Sergeal Petersen during a Western Province training session. Photo: Chris Ricco/BackpagePix

CAPE TOWN – Western Province have had absolutely no rivals when it comes to the beauty they’ve produced on attack this season.

None.

From the six games they’ve played in the build-up to the Currie Cup semi-finals there have been too many fine moments to recall.

From Sergeal Petersen’s surges down touch (whether those were the product of individual brilliance or fantastic interplay) to Dillyn Leyds’ contributions that have continued to highlight his attacking quality.

From Ruhan Nel’s classy work in midfield that resulted in a Springbok call-up, to Josh Stander’s subtle touches.

From the way the forwards have gone about their business in the tight to slotting into attack seamlessly, Province have just been on fire.
With the single-round, six-game competition, there was always going to be pressure to make the most of every game, especially on the defending champions.

And the fact that they pocketed a bonus point in all six of their games should say enough about their form.

John Dobson’s men have racked up some stunning numbers on attack.

Their points difference of 163 (the Sharks are second with 60 points, so that should say enough) and 38 tries have trumped all other teams’ tallies in the competition.

And what makes those stats even better is the fact that their defence - although it was an area that Dobson wanted to see a step-up in at one stage earlier in the competition - has also been tight in general.

Ruhan Nel scores for Western Province against the Free State Cheetahs at the Newlands. Photo: Ryan Wilkisky/BackpagePix
Ruhan Nel scores for Western Province against the Free State Cheetahs at the Newlands. Photo: Ryan Wilkisky/BackpagePix

But it was their last game against the Blue Bulls at Loftus that perhaps provided the most accurate indication of this team’s class.

And it showed that they can play in, and adapt to, ridiculous conditions.

In the last Currie Cup game of the weekend, WP produced a tactical gem and pounced on the Bulls’ mistakes, and there were many of those, right from the very first minute.

They put Pote Human’s side under pressure in their own half and made sure of their work at the scrum.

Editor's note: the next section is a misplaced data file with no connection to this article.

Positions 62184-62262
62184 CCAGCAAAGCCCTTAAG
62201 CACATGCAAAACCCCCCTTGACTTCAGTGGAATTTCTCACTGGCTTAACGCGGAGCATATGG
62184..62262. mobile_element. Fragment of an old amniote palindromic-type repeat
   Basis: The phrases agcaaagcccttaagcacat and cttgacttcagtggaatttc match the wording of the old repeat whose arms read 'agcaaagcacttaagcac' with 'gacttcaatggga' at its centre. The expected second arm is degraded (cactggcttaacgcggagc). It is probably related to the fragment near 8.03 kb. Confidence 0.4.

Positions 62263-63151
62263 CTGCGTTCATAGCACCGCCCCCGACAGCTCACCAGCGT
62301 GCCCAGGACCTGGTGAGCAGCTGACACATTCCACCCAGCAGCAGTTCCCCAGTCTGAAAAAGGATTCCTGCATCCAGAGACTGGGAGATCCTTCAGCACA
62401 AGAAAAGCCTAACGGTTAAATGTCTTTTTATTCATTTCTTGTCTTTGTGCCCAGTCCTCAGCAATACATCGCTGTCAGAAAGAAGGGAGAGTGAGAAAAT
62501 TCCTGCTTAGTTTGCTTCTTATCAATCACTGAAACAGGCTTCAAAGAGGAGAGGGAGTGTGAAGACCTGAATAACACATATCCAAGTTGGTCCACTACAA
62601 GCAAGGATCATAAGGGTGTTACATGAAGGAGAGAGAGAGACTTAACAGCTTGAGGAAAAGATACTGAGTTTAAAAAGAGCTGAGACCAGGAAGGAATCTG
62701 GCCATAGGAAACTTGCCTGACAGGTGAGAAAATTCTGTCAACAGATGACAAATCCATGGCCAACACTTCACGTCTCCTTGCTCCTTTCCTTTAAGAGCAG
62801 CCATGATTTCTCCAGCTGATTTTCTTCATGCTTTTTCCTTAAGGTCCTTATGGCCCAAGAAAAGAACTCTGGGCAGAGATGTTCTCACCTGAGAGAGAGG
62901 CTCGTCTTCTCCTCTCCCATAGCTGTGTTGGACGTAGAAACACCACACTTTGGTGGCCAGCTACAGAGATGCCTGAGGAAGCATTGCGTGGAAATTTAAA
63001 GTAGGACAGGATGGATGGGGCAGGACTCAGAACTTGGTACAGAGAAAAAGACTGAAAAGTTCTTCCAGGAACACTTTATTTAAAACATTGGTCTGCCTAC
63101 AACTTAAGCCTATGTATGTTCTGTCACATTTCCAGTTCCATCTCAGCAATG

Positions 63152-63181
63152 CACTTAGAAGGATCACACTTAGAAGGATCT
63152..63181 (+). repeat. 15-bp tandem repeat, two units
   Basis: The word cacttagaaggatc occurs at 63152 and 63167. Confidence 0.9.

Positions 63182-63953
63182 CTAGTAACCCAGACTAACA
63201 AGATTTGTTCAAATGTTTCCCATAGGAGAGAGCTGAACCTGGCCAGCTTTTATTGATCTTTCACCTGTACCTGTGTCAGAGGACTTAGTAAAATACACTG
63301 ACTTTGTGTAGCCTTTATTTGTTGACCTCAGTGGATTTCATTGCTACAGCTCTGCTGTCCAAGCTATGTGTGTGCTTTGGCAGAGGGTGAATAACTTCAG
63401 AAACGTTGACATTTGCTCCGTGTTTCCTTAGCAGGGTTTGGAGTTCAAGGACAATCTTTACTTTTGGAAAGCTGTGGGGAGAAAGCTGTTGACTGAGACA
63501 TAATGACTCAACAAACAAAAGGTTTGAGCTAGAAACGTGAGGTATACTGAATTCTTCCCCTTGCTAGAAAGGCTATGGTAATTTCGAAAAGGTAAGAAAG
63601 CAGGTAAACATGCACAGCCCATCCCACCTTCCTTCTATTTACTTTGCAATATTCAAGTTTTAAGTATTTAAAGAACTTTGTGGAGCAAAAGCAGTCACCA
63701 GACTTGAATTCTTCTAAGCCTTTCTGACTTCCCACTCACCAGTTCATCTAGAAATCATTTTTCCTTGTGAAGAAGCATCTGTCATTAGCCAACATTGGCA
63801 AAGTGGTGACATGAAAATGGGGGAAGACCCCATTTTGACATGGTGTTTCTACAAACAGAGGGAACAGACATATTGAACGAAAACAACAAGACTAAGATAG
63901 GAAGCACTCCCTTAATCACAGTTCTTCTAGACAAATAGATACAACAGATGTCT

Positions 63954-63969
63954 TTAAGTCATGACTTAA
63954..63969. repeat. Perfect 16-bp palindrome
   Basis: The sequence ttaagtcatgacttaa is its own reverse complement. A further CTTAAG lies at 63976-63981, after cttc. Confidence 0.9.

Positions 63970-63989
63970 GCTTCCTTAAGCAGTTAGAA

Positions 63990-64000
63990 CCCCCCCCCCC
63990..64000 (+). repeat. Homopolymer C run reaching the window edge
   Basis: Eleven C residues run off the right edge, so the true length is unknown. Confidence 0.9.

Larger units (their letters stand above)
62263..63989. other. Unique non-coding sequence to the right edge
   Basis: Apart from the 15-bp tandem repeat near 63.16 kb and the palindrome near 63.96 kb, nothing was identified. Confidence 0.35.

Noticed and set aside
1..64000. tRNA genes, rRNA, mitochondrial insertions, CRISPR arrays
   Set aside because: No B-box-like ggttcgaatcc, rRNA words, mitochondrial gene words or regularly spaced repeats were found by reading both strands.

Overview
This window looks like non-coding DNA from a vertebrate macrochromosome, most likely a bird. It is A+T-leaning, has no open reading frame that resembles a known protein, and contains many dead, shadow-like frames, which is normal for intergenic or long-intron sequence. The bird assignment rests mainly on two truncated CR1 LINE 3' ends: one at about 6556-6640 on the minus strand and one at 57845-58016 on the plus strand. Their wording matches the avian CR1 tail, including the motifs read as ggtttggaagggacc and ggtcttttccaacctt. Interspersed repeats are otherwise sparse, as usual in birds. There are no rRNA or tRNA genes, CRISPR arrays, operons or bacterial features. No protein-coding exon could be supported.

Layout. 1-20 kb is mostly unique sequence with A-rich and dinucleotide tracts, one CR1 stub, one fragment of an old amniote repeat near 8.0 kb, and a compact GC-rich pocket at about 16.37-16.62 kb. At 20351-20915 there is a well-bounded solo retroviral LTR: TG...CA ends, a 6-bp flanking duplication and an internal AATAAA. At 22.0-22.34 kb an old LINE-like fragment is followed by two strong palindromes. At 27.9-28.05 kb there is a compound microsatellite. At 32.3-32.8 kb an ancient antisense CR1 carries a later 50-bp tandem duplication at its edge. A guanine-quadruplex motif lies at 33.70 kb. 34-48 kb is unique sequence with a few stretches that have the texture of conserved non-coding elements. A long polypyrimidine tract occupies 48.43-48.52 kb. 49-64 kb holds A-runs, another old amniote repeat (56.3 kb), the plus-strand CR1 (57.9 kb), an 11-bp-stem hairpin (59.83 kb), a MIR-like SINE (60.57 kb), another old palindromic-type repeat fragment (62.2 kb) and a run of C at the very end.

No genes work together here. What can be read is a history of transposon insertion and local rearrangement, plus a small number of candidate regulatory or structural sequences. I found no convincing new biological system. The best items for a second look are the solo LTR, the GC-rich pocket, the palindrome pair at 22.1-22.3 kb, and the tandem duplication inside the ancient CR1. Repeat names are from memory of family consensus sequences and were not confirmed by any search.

It was a masterclass at a soaking Loftus. And it was good enough to get them four tries in 40 minutes.

Dillyn Leyds’ contributions have continued to highlight WP's attacking quality. Photo: Chris Ricco/BackpagePix
Dillyn Leyds’ contributions have continued to highlight WP's attacking quality. Photo: Chris Ricco/BackpagePix

But as the Sharks’ campaign showed us last year - anything can happen.

The Durbanites were the top team during the pool stages in the domestic competition in 2017, but it’s what WP did in the final in Durban, after also overcoming them two weeks earlier, that provided quite a few lessons. Or rather, it’s what the Sharks didn’t do that brought some lessons.

The hosts’ performance was the perfect example of just why those first-time tackles are so important.

They showed why you need to secure the ball from your set-piece. And they showed that you can never take your foot off the gas - their 21-15 halftime lead, which ultimately turned into a 33-21 defeat, was testament to that.

They showed that you can’t stop going until you have the trophy firmly in your grasp.

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So, I guess you can’t say that WP have the title in the bag already, regardless of how fantastic their season has been.

But if they just continue doing what they’ve been doing until now when they face the Bulls in their semi-final on Saturday, it’ll be hard not to visualise Western Province drinking champagne from the Currie Cup at Newlands next weekend.


Cape Times

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